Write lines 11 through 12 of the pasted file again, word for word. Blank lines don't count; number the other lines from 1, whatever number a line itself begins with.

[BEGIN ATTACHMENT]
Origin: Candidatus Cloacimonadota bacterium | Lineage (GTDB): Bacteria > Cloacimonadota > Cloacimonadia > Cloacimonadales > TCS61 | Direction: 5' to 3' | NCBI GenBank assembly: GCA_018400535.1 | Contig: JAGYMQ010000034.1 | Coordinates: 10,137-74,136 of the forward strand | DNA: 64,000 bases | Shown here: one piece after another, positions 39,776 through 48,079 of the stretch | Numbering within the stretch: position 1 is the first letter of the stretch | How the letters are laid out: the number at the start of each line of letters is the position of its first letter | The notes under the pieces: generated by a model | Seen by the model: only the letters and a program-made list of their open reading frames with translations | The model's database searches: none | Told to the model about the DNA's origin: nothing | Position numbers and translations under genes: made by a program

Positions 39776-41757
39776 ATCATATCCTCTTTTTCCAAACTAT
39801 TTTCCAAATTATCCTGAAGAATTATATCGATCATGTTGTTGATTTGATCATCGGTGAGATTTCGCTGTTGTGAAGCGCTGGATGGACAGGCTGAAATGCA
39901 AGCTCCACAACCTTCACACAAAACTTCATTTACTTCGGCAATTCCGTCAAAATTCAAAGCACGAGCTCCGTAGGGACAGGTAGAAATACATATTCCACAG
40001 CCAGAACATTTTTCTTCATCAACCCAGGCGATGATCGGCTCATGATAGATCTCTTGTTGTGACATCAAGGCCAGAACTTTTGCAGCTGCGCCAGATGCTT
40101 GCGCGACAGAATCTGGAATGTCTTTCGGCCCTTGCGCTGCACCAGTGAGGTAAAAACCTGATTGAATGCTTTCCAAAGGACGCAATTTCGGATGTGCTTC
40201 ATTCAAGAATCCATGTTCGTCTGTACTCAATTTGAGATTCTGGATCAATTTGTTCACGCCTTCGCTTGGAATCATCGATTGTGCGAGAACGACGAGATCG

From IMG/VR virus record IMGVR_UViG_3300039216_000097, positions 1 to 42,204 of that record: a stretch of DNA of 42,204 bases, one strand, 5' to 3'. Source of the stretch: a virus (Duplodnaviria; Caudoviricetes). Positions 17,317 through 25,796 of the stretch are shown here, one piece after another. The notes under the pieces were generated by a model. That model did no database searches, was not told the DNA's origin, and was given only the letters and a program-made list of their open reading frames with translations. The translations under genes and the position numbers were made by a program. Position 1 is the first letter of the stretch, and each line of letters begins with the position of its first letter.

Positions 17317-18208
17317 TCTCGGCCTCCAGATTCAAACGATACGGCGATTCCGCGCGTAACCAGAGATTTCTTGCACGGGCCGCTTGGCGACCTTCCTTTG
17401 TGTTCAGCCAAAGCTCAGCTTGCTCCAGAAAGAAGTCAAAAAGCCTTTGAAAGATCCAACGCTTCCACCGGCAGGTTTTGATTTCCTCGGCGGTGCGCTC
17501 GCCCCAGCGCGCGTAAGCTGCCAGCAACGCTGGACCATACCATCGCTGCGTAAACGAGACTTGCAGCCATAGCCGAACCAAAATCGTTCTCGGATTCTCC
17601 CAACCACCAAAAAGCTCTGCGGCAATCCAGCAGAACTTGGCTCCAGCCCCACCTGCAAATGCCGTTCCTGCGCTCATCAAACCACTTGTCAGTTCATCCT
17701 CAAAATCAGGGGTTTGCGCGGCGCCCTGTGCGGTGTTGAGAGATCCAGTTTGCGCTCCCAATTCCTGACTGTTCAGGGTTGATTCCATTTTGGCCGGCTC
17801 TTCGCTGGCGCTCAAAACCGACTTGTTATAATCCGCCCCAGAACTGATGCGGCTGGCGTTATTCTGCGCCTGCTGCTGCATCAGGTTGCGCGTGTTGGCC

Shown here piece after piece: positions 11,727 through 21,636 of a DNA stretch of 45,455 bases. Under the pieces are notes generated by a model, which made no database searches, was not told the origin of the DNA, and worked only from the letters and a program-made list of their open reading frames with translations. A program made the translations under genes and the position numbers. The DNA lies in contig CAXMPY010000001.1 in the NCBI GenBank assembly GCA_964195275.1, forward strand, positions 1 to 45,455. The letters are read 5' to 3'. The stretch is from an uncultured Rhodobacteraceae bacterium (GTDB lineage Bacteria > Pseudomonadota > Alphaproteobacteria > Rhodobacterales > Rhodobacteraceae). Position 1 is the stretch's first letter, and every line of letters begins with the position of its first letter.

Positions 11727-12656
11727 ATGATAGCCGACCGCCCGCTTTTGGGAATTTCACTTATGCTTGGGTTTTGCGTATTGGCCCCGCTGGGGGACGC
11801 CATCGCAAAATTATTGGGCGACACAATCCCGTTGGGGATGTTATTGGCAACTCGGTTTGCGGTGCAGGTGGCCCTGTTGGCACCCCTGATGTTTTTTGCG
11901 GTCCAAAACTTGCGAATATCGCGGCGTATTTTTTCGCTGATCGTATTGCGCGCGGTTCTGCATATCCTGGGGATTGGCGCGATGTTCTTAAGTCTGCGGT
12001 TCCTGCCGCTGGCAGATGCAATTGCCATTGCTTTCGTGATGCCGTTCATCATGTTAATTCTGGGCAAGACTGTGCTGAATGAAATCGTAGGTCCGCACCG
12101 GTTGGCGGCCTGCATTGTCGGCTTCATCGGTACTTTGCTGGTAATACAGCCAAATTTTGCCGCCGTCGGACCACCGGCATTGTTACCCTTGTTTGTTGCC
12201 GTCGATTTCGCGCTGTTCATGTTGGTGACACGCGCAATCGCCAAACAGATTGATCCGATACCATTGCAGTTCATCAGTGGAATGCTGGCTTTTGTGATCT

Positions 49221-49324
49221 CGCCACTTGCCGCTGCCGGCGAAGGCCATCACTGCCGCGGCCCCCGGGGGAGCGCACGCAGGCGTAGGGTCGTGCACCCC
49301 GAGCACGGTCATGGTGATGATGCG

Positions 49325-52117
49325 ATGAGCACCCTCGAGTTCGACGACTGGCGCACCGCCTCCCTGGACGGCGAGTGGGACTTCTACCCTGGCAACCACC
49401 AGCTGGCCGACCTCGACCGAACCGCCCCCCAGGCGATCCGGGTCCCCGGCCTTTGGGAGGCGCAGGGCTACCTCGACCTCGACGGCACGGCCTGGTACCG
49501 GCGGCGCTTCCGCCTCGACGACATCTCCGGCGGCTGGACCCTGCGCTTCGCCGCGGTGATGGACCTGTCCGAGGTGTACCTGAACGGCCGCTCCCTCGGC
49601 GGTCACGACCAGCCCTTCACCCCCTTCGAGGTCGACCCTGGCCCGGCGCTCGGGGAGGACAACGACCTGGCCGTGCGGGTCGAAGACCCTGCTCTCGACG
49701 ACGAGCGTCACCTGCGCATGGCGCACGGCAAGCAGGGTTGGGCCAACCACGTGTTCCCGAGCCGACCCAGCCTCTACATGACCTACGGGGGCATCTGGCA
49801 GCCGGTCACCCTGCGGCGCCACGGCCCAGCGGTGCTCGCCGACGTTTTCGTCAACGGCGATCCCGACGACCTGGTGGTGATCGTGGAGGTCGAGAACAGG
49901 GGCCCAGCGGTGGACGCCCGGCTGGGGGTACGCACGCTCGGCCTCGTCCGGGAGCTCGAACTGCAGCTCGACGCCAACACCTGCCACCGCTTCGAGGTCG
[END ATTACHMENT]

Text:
17317 TCTCGGCCTCCAGATTCAAACGATACGGCGATTCCGCGCGTAACCAGAGATTTCTTGCACGGGCCGCTTGGCGACCTTCCTTTG
17401 TGTTCAGCCAAAGCTCAGCTTGCTCCAGAAAGAAGTCAAAAAGCCTTTGAAAGATCCAACGCTTCCACCGGCAGGTTTTGATTTCCTCGGCGGTGCGCTC